Rededication of Washington’s First Synagogue
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Rededication of Washington’s First Synagogue

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A message from President Ford and a speech by former Supreme Court Justice Arthur Goldberg marked yesterday’s outdoor rededication ceremony of Washington’s first synagogue, the original Adas Israel temple. President Ford’s written message stated that this was “a proud and happy occasion” for Washington and “an important occasion in our bicentennial.” The President saluted the Jewish Historical Society of Greater Washington for preserving the two-story colonial style building which is now the Lillian and Albert Small Jewish Museum.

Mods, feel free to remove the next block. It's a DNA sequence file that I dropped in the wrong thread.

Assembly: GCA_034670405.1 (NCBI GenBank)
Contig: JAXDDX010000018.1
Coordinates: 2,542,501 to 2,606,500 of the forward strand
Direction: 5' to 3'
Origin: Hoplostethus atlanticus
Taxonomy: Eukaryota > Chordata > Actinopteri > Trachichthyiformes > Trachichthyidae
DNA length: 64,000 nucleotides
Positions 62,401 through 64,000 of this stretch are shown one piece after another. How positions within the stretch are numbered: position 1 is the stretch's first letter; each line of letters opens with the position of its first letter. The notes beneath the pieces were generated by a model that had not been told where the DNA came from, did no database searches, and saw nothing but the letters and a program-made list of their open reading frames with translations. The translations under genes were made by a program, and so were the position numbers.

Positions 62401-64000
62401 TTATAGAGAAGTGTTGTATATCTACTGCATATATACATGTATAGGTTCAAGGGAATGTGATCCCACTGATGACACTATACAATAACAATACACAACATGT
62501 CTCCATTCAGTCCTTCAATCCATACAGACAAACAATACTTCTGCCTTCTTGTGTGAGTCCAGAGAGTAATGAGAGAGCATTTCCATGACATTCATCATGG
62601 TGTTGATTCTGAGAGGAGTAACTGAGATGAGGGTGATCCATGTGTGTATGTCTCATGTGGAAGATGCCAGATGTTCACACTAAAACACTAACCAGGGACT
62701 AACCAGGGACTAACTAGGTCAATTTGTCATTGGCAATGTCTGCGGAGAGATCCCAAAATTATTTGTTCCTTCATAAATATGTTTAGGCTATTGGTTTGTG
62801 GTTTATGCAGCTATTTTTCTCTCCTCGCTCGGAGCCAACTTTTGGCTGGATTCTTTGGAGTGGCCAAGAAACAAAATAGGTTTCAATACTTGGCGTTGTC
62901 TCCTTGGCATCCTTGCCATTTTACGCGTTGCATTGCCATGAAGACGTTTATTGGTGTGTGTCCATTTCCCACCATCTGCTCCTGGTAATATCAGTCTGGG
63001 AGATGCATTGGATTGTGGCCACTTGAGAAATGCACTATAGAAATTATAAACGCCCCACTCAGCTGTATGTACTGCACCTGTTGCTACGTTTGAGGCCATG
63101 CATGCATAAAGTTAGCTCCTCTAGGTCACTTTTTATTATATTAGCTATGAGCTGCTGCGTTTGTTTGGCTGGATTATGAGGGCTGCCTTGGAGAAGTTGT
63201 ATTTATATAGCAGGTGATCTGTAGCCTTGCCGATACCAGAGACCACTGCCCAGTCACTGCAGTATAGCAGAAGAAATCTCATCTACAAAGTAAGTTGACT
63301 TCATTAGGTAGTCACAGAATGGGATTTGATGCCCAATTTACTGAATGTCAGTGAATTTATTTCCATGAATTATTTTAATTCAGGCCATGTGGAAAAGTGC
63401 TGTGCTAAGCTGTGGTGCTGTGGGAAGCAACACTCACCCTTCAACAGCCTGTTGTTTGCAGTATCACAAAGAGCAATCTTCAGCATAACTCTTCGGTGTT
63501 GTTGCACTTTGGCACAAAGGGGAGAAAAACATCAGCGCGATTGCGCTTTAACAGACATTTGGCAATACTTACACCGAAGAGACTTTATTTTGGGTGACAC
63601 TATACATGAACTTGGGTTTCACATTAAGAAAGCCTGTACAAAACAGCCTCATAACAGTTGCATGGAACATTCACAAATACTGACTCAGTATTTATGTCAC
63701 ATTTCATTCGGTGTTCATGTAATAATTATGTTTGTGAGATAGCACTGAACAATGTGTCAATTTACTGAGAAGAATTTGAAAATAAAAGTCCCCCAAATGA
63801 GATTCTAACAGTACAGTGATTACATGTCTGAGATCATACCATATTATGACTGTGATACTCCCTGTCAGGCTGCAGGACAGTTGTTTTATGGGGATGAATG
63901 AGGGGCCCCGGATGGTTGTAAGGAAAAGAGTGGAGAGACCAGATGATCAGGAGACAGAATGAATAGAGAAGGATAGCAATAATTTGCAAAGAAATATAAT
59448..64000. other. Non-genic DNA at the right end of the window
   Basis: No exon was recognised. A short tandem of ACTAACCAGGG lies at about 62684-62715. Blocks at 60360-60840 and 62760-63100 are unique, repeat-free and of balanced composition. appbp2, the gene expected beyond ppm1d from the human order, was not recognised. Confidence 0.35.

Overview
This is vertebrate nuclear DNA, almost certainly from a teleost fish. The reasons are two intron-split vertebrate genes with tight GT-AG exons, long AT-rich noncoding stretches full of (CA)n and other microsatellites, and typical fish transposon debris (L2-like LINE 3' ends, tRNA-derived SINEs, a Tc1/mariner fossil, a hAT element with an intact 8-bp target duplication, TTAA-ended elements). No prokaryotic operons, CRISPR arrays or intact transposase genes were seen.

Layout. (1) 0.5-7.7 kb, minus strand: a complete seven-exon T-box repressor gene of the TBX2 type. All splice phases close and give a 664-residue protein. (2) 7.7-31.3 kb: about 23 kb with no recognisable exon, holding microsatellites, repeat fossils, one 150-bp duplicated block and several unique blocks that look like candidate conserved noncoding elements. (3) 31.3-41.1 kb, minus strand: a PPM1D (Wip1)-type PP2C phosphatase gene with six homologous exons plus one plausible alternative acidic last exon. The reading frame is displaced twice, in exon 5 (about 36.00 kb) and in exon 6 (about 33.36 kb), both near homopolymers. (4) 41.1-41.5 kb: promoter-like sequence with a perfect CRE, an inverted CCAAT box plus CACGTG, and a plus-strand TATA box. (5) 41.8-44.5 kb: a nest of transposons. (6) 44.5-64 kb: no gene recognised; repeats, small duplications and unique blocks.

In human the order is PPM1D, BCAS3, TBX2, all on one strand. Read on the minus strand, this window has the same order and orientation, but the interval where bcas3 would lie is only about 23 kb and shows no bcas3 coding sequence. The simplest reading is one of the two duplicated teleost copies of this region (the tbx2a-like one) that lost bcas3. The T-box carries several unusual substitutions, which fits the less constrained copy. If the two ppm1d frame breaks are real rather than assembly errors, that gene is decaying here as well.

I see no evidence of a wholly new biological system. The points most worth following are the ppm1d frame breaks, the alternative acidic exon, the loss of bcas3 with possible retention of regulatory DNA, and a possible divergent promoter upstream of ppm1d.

Goldberg urged that the century-old structure be used for services rather than as a museum. He said, “It ought to be a living place.” The building is listed on the United States Register of Historic Places and is an officially designated landmark of the District of Columbia, The original Adas Israel was begun in 1869 by 35 families who separated from the Washington Hebrew Congregation to form their own Orthodox synagogue. On Sunday, the Grand Master of Masons of the District of Columbia, Dr. William E. Eggleston, laid the cornerstone in a Masonic ceremony. President U.S. Grant participated in the dedication 100 years ago. The present Adas Israel group is the largest. Conservative congregation in the Washington area, Arthur Burns, Federal Reserve Board chairman and member of the Washington Hebrew Congregation, was also present at yesterday’s ceremony.

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